RIGA - A unique centennial will flicker by the Baltic calendar in two weeks 's one containing an epic story often alluded to but rarely told in its full drama.
On October 15, 1904, Russia's Baltic Fleet set sail from Liepaja (Libau at the time) to confront the burgeoning might of the Japanese armada.
It was the beginning of an unprecedented 18,000-mile journey around the world that would end in the complete destruction of the fleet, the establishment of Japan as the undisputed power in Asia, a socialist-liberal revolution on the streets of Russia and the complete abandonment of the new Karosta war port in Liepaja.
The tale of the journey from Latvia to the Tsushima Strait reads like a chronicle of endurance and damnation. It took nine months for the Second Pacific Squadron (the Baltic Fleet's new name), which consisted of 39 substandard, unbattleworthy ships, to make the trip, and even then they never reached their destination.
From the outset the fleet seemed doomed, vexed by a mission handed down from a desperate St. Petersburg. The war with Japan, waged for control over key Asian territories 's Manchuria, Korea and Port Arthur 's after the debilitating Boxer Rebellion left China defenseless, was not going well, which seemed to shock the Russians. Japan, after all, was an emerging power; its generals (or so their Russian adversaries thought), were still novices on the battlefield.
To reverse his fortunes, Czar Nicholas II (who, by the way, harbored a personal hatred for the Japanese after surviving an assassination attempt there in the early 1890s) decreed that the ships anchored at Liepaja embark for the Far East.
From the moment he was assigned the task of commandeering the fleet, Rear Admiral Zinovy Rozhdestvenski experienced nothing but gut-wrenching anxiety. The obstacles were tremendous. First, many of the battleships themselves were second-rate, better served to defend shorelines than to engage in an offensive campaign on the other side of the world. Second, the crews were inexperienced, uninspired and as one historian points out, largely illiterate. During the two weeks of practice in the Baltic Sea before setting sail (they should have left in July), ships even collided.
It was hardly surprising, then, when the fleet accidentally fired upon British fishing trawlers in the North Sea (the so-called Dogger Bank incident), believing that they were Japanese torpedo boats, just a week into the journey.
Most importantly, there was the fuel problem. Warships at the time were still powered by coal and thus not designed to sail around the world. To complicate matters, coal was a commodity rigorously rationed at that time, and Britain, allied with Japan, refused to sell Russia even a pound of its quality Cardiff coal. Consequently, when the fleet departed Liepaja it was so weighed-down with the stuff that several ships could not fire their guns.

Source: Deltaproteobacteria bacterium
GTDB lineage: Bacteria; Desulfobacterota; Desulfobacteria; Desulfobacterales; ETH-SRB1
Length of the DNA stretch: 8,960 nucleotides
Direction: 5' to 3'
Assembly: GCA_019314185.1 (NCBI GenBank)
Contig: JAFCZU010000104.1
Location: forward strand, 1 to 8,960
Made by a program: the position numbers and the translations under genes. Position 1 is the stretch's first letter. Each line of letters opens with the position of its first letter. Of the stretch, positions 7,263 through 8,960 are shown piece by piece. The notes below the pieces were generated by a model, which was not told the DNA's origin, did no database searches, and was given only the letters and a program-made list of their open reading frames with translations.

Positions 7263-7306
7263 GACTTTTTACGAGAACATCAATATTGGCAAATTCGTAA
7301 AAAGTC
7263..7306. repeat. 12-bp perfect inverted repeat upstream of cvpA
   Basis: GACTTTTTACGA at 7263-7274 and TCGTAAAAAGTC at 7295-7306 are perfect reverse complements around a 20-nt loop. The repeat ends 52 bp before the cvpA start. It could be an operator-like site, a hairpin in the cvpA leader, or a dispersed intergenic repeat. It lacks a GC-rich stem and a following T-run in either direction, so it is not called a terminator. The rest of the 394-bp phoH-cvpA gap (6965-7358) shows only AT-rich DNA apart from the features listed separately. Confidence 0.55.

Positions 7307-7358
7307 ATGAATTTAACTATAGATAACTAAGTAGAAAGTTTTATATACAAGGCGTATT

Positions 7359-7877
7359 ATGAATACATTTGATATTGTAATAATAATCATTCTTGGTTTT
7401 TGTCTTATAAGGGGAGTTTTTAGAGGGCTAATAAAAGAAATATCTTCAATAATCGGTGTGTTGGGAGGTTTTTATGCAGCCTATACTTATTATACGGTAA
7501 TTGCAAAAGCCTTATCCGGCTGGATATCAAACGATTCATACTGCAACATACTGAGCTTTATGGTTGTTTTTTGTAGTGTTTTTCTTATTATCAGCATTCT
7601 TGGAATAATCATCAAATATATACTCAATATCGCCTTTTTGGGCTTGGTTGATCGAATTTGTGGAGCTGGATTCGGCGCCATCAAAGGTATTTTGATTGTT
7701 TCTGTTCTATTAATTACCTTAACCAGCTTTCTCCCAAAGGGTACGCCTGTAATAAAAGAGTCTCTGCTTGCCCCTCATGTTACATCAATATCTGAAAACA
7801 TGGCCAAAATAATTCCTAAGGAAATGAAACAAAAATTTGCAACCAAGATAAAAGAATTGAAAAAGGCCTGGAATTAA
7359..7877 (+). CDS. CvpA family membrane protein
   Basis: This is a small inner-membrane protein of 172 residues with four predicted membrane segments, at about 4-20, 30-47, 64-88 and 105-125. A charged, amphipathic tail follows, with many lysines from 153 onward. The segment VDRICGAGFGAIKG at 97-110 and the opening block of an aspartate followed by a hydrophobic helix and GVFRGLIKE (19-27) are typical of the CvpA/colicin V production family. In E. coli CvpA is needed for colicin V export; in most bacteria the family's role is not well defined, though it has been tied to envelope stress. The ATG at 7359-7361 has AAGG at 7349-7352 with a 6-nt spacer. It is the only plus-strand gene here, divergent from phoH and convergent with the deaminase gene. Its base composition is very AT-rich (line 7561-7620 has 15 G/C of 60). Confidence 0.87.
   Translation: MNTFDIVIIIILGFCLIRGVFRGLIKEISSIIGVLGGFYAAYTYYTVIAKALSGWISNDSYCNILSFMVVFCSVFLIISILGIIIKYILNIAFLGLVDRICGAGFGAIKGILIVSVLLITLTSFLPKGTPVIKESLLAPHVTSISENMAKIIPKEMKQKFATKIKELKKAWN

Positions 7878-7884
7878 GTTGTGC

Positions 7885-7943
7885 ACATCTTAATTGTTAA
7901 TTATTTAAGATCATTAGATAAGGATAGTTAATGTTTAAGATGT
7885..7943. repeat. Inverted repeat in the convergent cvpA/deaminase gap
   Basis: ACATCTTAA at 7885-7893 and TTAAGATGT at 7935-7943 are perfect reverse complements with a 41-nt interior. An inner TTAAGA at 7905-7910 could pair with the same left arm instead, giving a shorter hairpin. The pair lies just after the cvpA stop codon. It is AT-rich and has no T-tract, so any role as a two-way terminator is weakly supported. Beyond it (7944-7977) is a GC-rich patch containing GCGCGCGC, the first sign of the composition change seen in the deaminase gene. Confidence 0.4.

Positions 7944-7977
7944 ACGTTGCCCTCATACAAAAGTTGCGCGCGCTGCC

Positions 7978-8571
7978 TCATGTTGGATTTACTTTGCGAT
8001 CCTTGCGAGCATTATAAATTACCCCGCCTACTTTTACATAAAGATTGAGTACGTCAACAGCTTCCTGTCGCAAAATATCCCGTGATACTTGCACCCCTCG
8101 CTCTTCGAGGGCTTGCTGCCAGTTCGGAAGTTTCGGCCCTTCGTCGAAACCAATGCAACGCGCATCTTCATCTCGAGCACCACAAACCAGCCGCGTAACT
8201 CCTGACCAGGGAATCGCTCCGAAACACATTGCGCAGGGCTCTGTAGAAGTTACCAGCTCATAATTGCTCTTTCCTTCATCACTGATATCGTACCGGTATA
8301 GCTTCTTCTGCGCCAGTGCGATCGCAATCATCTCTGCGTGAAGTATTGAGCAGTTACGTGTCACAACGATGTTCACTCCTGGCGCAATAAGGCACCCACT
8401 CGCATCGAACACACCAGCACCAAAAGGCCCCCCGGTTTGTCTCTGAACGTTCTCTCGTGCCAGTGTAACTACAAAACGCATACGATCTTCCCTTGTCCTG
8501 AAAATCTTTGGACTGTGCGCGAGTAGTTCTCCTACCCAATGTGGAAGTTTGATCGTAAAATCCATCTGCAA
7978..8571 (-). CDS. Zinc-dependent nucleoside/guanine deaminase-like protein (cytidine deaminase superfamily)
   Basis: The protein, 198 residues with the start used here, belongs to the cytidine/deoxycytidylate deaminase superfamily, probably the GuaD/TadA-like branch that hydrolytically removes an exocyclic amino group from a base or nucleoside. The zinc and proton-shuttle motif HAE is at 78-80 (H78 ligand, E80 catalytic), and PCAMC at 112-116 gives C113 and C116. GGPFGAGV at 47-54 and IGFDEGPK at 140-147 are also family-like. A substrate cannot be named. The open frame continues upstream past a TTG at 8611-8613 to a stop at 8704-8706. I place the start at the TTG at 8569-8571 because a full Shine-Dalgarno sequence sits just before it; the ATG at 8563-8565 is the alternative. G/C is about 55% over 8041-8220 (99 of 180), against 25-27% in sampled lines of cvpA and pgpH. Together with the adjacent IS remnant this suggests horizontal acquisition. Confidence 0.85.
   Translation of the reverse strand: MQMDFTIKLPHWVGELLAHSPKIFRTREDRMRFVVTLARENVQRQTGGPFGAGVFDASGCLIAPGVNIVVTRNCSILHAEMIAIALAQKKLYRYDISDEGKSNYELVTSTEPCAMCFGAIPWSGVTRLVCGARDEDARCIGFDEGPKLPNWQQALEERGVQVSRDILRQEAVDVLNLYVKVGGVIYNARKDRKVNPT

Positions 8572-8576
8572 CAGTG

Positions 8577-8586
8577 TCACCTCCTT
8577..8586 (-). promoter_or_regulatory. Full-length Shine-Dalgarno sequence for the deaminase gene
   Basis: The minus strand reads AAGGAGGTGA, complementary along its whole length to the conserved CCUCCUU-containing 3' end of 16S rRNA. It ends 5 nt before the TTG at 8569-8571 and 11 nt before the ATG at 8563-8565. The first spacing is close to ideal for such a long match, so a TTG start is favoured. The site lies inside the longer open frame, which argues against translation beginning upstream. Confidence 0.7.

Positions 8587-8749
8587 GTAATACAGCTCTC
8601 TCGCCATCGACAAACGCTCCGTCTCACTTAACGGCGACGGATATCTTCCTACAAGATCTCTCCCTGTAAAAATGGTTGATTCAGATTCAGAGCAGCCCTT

Coal, in fact, became Rozhdestvenski's obsession 's and curse. With coaling-stations few and far between, he fretted endlessly over how to obtain new supplies. Sailors practically slept among sacks of coal and worked for hours cleaning the steam boilers. Black dust was everywhere. To add insult to injury, the crews could not wash their linen since the wet fabrics would not dry in the African humidity. Unsurprisingly for men acclimated to the tundra, the tropics took a severe toll on them.
Rozdestvenski, a large, willful man, sought refuge from this maritime hell in the arms of a mistress he'd taken aboard the Knyaz Suvorov. At times, however, even her embrace could not coax him out of depression. At a port in Madagascar he locked himself in his cabin for several days, emerging only after his crew's behavior had enraged him.
Though the fleet's mission was to rescue Port Arthur, its destination was Vladivostok, where Rozdestvenski was to hand over command of the fleet. But he never made it. While passing between Japan and the Korean Peninsula, which the fleet wisely tried to accomplish under the cover of mist, its hospital boat 's apparently lit up in accordance with international regulations 's was spotted by a Japanese patrol cruiser. Admiral Togo, knowing the morale and exhaustion of the Russian boat crews, immediately decided to engage the enemy.
The resulting battle in the Tsushima Strait on May 27, 1904, was a rout. Only three Russian ships survived, and Rozhdestvenski was knocked unconscious when the Knyaz Suvorov was torpedoed. He was transferred to another ship that eventually capitulated, after which the rear admiral had the opportunity to meat Admiral Togo as a prisoner of war. (He was later released and put on trial in St. Petersburg.) Military historian John Keegan ranked the battle of Tsushima as one of the 15 most significant naval battles in the history of warfare.
The Russo-Japanese war ended soon thereafter, with Japan becoming the dominant power in the Far East. For the distant Baltics, Russia's utter defeat meant the closing of the Karosta naval port, which had been commissioned only 15 years earlier by Czar Alexander III as a defense against the rising German threat.
At the time the port was a state-of-the-art facility, proudly exhibited at the Paris World Exhibition in 1900. It would be blown up at the start of World War I.